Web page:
Are you a procrastinator at work?

A new report says delaying tasks and being distracted takes away 55 days a year!

Okay, how many of us are guilty of this?
1. Shopping online when you have a presentation to make?
2. Desktop browsing travel sites instead of getting a report done?
3. Lolling in front of the TV instead of doing that daily workout?

Chances are, you’ve done all three.

Procrastinating or putting things off can be detrimental to our daily lives and is described as the number one enemy of progress. The good news? If you’re guilty of it, you’re mot alone. Delaying tasks at hand is a universal syndrome and one that most people do most of the time.

Here’s more…

Why do people look for distractions?

For different people, the justification to escape work varies. Says advertising manager Rishabh Mehta, “Most often when I know that I have something important to do like calling a client, it starts to bore me and I automatically begin to think of excuses to tell him why I haven’t called instead of just doing so. It’s just a feeling of dread to face the task which makes me feel like doing anything else, even taking a walk, instead.” Adds student Samina Parkar, “I recently took a gym membership, but each day, I was finding more reasons that came in the way of heading there — from friends to my work. I realised it was just the trepidation of working hard there that was putting me off.” Knowing our action will require certain effort and cause some pain are also the reasons why we put things off and thus go back into our comfort zones, state psychologists.

Expert’s warning: Don’t use the ‘snooze button’ all the time

Constantly being in the ‘I don’t feel like doing this now’ mode can lead to a unhappier you. People who continually put things off are unhappier, as well as less wealthy and healthy in comparison to those who get things done promptly. We might kid ourselves that leaving things to the last minute means we’ll do a better job because of the added pressure, but studies have shown that procrastinators are more likely to make mistakes. Psychiatrist Dr Anjali Chhabria says this is not so much a time management issue as it is about having a maladaptive lifestyle. “We are sometimes ill-prepared owing to a bad sleep schedule, which in turn causes a lack of focus. Procrastinators are also constantly living in thought rather than action. This over-thinking leaves them anxious and fatigued. We have to stop hitting the snooze button to give us time and delay things,” she adds.

Top signs that you’re a habitual offender

– You spend too much time chatting with pals or near the office vending machine.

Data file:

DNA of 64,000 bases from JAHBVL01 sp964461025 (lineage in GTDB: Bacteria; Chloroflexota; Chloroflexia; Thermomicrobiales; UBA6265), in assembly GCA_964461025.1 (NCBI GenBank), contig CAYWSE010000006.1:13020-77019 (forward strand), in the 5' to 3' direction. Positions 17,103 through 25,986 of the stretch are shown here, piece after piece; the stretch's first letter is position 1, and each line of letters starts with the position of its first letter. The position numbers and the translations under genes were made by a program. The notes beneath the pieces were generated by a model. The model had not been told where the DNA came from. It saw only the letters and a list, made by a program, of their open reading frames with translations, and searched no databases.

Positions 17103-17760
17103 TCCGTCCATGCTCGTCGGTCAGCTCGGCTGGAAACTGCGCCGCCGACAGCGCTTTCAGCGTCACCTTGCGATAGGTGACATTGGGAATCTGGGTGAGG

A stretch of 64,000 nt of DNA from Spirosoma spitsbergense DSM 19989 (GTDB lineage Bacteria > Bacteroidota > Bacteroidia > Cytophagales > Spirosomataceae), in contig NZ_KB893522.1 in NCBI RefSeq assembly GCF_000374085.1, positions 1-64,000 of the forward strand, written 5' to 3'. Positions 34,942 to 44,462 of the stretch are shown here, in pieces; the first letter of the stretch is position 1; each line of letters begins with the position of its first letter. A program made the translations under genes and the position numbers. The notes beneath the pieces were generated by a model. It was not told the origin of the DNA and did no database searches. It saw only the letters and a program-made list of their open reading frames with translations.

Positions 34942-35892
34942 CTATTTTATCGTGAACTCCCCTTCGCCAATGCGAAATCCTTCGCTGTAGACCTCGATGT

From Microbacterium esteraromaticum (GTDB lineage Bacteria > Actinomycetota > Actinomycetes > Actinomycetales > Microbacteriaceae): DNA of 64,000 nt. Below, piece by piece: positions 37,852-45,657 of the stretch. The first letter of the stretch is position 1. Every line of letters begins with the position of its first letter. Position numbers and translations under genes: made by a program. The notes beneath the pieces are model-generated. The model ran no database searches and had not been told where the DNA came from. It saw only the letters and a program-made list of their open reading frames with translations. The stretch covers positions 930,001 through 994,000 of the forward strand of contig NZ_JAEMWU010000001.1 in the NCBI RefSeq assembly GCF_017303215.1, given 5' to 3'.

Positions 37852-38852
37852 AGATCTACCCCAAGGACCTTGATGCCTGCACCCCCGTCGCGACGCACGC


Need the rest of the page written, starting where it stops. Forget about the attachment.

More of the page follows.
– You simply go through work mails without really doing anything about them.
– You have a high-priority task at hand, but immediately go for a coffee break.
– You delegate all tasks into the ‘future’ instead of the ‘present’.
– You let your mood dictate when crucial tasks need to get done.

55 days lost

A survey of 2,000 adults revealed that we spend on an average, 218 minutes procrastinating every day, which equals 55 days of lost time year.

In your genes?

Researchers at the University of Colorado at Boulder found that a tendency to procrastinate may have its roots in genetic factors and that impulsivity is also genetically linked.

5 strategies to become more more time-efficient

Reward yourself: This is the best motivator. Buy yourself a doughnut or a slice of cake if you have completed your tasks for the day.

Try peer pressure: Getting a colleague to check up on you is another good idea. When you have someone to answer to, it helps.

Make a to-do list: That won’t allow you to escape looking at what you must do. Plus, proritisation eases pressure.

Break it down: Put the major goal into smaller tasks, which will make it more manageable. It will also feel good to tick off each item as you go along.

Write out the consequences: Pen down why it will be unpleasant not to complete what you have at hand. For instance, write ‘weekend will get the overload’ or ‘I’ll have to stay back and miss my TV show’; it’s effective.

Use technology right: In an interview to the American Psychological Association, Joseph Ferrari, who has authored books on the subject, says, “Today’s technology can help us not procrastinate if we use it wisely. We don’t have to surf the web for hours on irrelevant tasks. Use technology as a tool, not as a means of delay.”